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  1. #1
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    In my group we are having some problems going from the low level 2E birthright to the very powerful 3E and 3.5E. I am trying to get some advice on how you guys are keeping it low level or are you adapting to the higher levels of 3rdE mainly because of the prestige classes. Some of them are almost to good to pass up.
    Do you allow regents of countries to have the same prestige classes. If you bump up the levels of people in the books how do you know how high to go.
    I know when 3E first came out they had a conversion manual that you could print out and i did and still use alittle bit.
    Also what about epic characters. We have been adventuring 3 seperate campaigns and all 3 groups are approaching or already are at epic levels. What have other gamers and DM's done about this.
    Need some advice thanks.....

  2. #2
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    One way you can keep it low powered is to cut back on any magical items. If a treasure has it, give it a 50% (or whatever) chance of being there. If the roll is too high, then drop the magic item and forget that part of the treasure. Keeps down magic as well as money.

    Another way to keep it low powered is to cut XP in half. That will slow advancement a lot, so players will realize a 7th level warrior is to be feared and respected.

    It's all in how the DM handles things. If s/he allows lots of power, the PCs will become overwhelming quickly. If the DM limits treasure and XP, then things will stay balanced in a low power setting.

  3. #3
    Senior Member teloft's Avatar
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    Other way is to play the NPC/monsters like they have some wit. and by thet creating much harder encounters then there reward counts for.
    But ofcours, cuting tresure where there is to much.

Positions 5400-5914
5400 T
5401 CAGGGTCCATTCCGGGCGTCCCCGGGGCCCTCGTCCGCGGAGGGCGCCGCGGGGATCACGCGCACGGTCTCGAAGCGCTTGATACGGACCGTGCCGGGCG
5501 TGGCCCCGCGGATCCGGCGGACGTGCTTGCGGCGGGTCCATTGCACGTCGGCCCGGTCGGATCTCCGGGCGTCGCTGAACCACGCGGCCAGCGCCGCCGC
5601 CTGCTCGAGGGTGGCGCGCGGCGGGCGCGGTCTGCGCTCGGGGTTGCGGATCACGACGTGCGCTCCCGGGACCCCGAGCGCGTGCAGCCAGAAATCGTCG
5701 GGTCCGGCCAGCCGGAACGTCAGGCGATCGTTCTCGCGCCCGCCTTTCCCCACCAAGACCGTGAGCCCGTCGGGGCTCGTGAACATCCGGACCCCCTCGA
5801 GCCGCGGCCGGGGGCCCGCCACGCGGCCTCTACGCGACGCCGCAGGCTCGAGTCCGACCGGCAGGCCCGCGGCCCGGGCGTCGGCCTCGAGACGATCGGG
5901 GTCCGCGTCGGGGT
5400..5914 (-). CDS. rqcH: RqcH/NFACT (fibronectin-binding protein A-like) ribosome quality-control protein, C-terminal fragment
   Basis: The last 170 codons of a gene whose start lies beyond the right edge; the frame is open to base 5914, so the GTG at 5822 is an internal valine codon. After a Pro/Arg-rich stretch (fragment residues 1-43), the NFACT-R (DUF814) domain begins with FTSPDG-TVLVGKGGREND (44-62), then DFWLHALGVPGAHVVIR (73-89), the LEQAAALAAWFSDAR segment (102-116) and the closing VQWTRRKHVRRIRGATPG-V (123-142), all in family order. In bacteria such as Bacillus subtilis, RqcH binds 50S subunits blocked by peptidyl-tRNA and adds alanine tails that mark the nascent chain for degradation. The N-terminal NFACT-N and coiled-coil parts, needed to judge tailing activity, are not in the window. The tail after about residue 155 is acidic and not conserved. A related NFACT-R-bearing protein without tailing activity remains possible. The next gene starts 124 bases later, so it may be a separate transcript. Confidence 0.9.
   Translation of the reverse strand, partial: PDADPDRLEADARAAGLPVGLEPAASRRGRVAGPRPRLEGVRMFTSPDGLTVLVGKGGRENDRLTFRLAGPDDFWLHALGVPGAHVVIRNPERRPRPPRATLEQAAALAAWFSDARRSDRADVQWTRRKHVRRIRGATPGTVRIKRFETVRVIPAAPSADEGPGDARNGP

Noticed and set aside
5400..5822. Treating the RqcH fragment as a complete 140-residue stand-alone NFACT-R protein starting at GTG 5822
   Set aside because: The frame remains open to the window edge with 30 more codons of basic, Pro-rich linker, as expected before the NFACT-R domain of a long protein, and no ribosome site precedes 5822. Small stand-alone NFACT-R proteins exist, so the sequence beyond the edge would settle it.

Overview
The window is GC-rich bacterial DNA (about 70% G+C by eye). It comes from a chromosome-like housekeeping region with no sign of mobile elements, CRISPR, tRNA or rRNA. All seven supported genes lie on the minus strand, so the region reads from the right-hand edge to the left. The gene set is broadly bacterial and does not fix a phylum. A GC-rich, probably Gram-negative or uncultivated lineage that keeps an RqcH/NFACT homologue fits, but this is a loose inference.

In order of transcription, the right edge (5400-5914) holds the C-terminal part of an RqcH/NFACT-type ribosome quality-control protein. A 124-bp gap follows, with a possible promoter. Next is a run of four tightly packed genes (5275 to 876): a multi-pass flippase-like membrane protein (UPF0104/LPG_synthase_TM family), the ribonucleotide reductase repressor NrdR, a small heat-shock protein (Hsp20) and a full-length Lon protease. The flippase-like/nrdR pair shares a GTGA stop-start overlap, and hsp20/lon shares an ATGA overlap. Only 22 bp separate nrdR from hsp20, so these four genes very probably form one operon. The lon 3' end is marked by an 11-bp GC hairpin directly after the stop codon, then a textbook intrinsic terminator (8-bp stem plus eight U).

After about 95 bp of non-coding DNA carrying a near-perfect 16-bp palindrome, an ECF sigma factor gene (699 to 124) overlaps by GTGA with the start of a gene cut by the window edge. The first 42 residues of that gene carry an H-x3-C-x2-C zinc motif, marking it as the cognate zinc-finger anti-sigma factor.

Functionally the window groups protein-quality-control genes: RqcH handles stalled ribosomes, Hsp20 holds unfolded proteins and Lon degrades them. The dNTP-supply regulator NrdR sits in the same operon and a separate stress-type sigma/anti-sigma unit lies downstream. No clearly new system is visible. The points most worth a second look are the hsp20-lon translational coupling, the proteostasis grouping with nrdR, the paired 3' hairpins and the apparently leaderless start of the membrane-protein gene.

I dont remember the thum rule of standard D&D conversion.
    but it was something like a 17 lv character in 2ed would be 22 lv in 3ed

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    Originally posted by Benjamin@Jan 30 2004, 01:34 PM
    Another way to keep it low powered is to cut XP in half. That will slow advancement a lot, so players will realize a 7th level warrior is to be feared and respected.
    That's what I do.

    I also use grim and gritty HP, so no matter what level you are a greataxe critical will probably still kill you.

    Oh, and doubled the cost to create of magic items and reduced their occurences by a factor of about 10.

    CM.

  5. #5
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    I also use grim and gritty HP, so no matter what level you are a greataxe critical will probably still kill you.
    Amen. I use (a modified version of) the grim and gritty combat system as well. It fits so well with the lower-fantasy setting of Birthright, IMO.
    Levels become less important (while natural attributes such as size become all the more important). Players will be very careful with a giant, no matter what level they are.

    - Azulthar

  6. #6
    Senior Member teloft's Avatar
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    Originally posted by Azulthar@Jan 30 2004, 06:59 PM
    Amen. I use (a modified version of) the grim and gritty combat system as well. It fits so well with the lower-fantasy setting of Birthright, IMO.
    Levels become less important (while natural attributes such as size become all the more important). Players will be very careful with a giant, no matter what level they are.

    - Azulthar
    Do tell. How is your system. what housrules do you use.

  7. #7
    Site Moderator kgauck's Avatar
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    I felt that the low character levels just left out too much potential for

    character specialization, a role kits used to help play in 2e. So I really

    don`t go for a low level world any more. You are right to consider

    "adapting to the higher levels" because 3e really flowers at higher level.

    And some PrC`s just are too good to pass up.



    Bumping up regents. I wait until the game is under way and then start

    migrating the regents up slowly. I also kill some off and start with

    characters who are a few levels below the PC`s, but no higher than 5th or

    6th level (unless I`ve been grooming a rival for the players).



    PrC`s. I use them freely, because they make characters so much more

    interesting. A lot are goofy (trans. not suitable for BR), some are

    overpowered, but others are just what the doctor ordered.



    I do like the low magic setting of BR, and so have ruled that spellcasting

    level can only amount to half of a character`s total levels. I end up

    making (or re-writting) PrC`s that swap spellcasting progression for

    abilities that augment spellcasting, like skill points, item creation, and

    low-powered/high flavor abilities. This makes it hard to be a generalist